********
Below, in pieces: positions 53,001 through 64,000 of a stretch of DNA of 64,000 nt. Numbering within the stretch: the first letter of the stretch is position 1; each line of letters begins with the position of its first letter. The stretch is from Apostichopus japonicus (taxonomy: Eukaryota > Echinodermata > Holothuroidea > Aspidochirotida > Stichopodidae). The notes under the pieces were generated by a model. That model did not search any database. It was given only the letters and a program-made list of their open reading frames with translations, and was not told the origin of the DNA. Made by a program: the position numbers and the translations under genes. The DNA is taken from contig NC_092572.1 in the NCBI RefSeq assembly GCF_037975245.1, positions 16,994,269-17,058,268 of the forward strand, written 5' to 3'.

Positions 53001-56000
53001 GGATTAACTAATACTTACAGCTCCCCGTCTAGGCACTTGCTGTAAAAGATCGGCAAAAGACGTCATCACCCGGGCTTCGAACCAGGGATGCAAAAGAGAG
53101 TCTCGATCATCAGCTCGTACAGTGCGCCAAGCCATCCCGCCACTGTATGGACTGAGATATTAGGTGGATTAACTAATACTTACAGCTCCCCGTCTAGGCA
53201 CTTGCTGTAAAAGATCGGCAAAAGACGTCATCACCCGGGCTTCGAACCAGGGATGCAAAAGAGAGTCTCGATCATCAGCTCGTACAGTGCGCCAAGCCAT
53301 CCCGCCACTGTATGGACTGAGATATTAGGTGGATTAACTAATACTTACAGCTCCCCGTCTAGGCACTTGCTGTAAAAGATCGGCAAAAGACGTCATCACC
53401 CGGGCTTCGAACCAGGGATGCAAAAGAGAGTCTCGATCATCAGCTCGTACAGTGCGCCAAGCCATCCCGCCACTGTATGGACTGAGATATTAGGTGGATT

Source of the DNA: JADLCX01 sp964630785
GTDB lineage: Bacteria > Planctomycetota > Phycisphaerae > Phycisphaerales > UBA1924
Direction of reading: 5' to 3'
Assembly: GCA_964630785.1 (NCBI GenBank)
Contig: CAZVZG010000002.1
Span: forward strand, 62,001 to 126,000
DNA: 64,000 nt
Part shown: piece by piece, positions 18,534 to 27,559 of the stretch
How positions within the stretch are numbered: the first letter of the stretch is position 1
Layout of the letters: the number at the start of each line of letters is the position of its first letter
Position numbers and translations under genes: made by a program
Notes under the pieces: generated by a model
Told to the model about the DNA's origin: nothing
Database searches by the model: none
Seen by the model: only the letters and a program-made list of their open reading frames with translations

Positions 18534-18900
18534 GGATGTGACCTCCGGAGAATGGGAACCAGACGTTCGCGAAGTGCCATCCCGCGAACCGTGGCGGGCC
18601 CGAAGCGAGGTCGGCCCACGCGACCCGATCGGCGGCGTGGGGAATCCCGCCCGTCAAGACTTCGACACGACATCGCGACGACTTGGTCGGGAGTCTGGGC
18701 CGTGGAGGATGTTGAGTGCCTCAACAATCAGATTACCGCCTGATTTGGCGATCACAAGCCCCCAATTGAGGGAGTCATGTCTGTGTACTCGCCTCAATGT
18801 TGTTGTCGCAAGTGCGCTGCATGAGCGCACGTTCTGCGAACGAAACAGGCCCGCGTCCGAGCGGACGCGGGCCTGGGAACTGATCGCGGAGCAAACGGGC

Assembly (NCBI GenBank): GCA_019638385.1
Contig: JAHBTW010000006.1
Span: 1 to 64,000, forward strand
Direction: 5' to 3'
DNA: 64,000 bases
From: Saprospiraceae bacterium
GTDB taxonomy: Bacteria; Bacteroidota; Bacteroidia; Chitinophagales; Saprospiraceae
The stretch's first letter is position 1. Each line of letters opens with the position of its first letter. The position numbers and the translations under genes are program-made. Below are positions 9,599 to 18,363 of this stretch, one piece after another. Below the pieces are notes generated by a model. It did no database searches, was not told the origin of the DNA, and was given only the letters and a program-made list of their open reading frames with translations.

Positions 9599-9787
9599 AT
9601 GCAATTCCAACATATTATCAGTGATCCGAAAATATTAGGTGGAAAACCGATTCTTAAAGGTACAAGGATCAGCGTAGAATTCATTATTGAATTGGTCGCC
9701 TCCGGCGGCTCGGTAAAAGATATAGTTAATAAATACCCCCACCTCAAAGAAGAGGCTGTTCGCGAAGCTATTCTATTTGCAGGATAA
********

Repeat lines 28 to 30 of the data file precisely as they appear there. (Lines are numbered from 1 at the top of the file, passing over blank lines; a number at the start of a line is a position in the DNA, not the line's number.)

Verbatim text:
Assembly (NCBI GenBank): GCA_019638385.1
Contig: JAHBTW010000006.1
Span: 1 to 64,000, forward strand